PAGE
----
Los Angeles, CA
It all started with... a home cooked meal.
When Helene Henderson began hosting cooking classes and dinners from her home, she had no clue that the same people who were dining in her backyard would soon be dining in her restaurant. This was the humble start of Malibu Farm: a restaurant and cafe on the Malibu Pier. No stranger to the food world, Helene had previously run a catering business and worked as a private chef for celebrities such as Barbra Streisand. This is a glimpse into Helene’s recipe for success — key ingredients being good people, belief in what you do and alfalfa as an accessory.
Was there a particular point during the growth of Malibu Farm when you realized—this is a real business now?
I still catch myself thinking, holy crap, I opened a restaurant and have customers—I have a real business! Part of me still operates as if it’s still happening in my backyard. I’m pretty disorganized and was very clueless when it all began. I had no restaurant experience or any knowledge of how a POS system operated. Alas, when there is $70,000 worth of payroll due per week, I’m reminded it’s definitely a real business.
What are some lessons you’ve learned from the restaurant business?
Every day brings new challenges, from late deliveries to products out of stock. Some days, your entire staff will be late or you’ll have several no-shows. Electricity or internet might down and your POS won’t work. There is something broken every single day. Regardless of the problems we face, customers still expect the best experience, so the hard lesson we learn daily is no excuses allowed. I seldom panic during crisis, which is every day when you run a restaurant. Whether in the catering business I used to run, my private chef days or here on the pier, my daily goal has always been to do the best job I can, and to not beat myself up too much if I don't succeed at every task every day. Something I do well is spotting the biggest problem in the room and trying to fix it. This can be anything from bussing tables, folding merchandise, cleaning the bathroom or jumping behind the stove.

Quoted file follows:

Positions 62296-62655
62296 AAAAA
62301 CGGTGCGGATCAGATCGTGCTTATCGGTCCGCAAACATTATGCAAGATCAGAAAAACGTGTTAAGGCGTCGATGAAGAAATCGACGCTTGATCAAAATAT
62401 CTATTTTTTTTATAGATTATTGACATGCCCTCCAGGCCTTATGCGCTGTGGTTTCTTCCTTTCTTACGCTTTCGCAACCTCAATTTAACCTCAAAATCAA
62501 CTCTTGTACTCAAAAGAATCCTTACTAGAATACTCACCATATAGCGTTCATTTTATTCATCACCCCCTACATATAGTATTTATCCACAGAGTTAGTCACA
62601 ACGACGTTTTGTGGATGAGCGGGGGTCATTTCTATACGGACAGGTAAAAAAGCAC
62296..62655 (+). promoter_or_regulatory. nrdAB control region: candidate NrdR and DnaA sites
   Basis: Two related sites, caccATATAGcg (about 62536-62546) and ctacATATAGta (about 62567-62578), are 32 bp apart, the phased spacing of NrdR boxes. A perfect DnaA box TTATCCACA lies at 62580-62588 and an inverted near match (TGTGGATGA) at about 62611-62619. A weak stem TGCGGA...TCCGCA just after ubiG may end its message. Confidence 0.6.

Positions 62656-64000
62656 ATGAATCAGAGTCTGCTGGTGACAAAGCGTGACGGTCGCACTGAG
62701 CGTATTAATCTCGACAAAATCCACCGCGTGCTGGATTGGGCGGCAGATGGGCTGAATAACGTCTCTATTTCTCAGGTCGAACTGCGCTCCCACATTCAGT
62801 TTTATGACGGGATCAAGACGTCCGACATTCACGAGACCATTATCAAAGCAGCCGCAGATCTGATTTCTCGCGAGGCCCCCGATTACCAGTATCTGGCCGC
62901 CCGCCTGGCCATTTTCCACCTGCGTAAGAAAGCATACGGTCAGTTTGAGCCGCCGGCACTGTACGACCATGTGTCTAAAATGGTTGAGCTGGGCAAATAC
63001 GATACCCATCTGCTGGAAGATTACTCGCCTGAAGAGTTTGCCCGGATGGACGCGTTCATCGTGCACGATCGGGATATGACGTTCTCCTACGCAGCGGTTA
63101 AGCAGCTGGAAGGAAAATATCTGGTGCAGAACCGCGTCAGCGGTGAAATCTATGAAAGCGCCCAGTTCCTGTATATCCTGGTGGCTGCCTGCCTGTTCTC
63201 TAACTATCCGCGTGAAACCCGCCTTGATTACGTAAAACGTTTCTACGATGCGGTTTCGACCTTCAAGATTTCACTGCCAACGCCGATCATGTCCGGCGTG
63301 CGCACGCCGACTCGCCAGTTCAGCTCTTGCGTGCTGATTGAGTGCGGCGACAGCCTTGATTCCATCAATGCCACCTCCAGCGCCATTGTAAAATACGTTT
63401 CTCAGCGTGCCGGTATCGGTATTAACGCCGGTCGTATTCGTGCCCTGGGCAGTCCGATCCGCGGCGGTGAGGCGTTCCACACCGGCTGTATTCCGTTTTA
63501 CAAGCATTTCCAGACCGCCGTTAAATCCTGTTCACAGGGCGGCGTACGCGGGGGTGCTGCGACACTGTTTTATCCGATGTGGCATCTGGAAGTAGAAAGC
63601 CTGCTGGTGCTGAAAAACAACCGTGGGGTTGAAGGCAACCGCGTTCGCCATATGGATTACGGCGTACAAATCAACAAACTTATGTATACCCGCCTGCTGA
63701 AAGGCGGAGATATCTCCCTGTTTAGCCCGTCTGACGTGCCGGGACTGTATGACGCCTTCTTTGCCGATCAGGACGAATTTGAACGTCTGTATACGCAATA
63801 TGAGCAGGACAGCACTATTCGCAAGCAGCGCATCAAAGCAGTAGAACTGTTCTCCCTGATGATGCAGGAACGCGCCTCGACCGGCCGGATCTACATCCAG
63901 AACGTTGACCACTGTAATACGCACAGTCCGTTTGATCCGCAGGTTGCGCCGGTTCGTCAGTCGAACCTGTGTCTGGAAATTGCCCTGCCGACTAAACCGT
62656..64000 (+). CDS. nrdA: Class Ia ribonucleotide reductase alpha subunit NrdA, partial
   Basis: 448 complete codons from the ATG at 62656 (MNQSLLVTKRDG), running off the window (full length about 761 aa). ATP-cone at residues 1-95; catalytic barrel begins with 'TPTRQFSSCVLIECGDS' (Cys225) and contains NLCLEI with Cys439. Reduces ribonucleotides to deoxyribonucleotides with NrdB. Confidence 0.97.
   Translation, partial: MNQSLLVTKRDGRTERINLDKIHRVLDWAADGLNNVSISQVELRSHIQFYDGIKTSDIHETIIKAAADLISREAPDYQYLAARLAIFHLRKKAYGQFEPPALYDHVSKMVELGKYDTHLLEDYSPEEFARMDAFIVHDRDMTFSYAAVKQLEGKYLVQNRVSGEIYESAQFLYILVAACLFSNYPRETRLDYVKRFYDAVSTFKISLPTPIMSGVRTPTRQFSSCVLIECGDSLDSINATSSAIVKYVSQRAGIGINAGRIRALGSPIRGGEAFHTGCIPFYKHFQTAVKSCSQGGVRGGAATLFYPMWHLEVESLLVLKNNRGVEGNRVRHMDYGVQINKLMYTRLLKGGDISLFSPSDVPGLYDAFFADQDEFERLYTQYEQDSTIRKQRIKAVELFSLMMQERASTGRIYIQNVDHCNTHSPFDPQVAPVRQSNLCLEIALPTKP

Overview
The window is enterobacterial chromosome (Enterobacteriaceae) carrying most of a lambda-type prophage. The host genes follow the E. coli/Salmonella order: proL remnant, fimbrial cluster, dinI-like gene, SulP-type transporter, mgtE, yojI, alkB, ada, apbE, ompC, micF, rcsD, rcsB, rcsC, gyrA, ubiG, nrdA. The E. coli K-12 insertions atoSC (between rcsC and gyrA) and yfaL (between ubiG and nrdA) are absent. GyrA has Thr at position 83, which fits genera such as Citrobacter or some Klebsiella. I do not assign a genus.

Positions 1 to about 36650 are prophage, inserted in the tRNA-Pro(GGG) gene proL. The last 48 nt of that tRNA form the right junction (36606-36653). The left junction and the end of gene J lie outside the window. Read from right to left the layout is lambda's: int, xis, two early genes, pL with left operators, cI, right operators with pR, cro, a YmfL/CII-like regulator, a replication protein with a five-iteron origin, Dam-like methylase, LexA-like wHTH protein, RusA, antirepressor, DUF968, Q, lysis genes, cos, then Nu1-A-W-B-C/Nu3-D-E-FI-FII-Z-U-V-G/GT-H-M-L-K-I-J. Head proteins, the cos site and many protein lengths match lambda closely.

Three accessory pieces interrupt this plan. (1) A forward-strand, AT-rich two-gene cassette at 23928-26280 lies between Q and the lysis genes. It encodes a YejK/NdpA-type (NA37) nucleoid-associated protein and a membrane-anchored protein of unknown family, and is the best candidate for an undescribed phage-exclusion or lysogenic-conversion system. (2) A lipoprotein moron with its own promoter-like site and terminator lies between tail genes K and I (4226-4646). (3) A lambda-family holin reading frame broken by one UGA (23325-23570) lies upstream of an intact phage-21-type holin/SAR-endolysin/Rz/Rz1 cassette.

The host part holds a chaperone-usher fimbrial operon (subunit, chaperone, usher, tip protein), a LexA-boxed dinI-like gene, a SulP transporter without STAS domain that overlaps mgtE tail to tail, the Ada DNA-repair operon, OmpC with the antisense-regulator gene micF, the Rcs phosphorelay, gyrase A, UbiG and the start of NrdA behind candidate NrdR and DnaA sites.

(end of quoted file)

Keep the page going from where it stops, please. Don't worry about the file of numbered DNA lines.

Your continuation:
Has your lifestyle and business influenced the way you dress?
I’m always ready to work and dress accordingly — whether I’m at the restaurants, harvesting in the garden, feeding animals or kids. I feel slightly out of place when wearing clothing that would make it difficult for me to jump behind the stove, pick grapes or feed chickens. I am much more comfortable working a party than attending a party, and I am definitely borderline socially awkward. I’m a proud member of the ‘freaks and geeks’ club. Every year I make it a New Year's resolution to dress better, which I haven’t succeeded at yet! I have a uniform of good jeans, a Malibu Farm tank or t-shirt, and good shoes. I love boots, but often wear hiking shoes because I’m standing all the time and need something supportive. So that’s a bummer, I really wish I could wear cuter shoes to work!
Alfalfa stuck in my hair is pretty much a fashion accessory of mine.
How important is it to have a good group of people around you when you’re building something?
When I started teaching cooking classes from my home and hosting farm dinners in my backyard, I did it all for fun and never had a business plan. I did it purely for the joy of creating an experience that I could share with my friends and neighbors. It turned out to be the best grass-roots promotional campaign ever. When I opened the cafe, a lot of people knew me, had been to my house and cooked with me already. They were invested in my success. I don't think I could have succeeded without the support of my friends, the community and the city of Malibu.
What do you find the most rewarding?
There was a point when I felt too old to become successful and create a company with value. So there is definitely a ‘never too late’ sentiment to my Malibu Farm journey which has been rewarding. I used to call myself a 'cooler lady', by which I meant someone who brings a cooler full of food to work. A friend of my daughter recently said that I had finally gone from being a ‘cooler lady’ to a cool lady... so there you go! It’s never too late.
When I started doing what I believed in, everything fell into place.
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Photographed by Bridget Fleming September 2015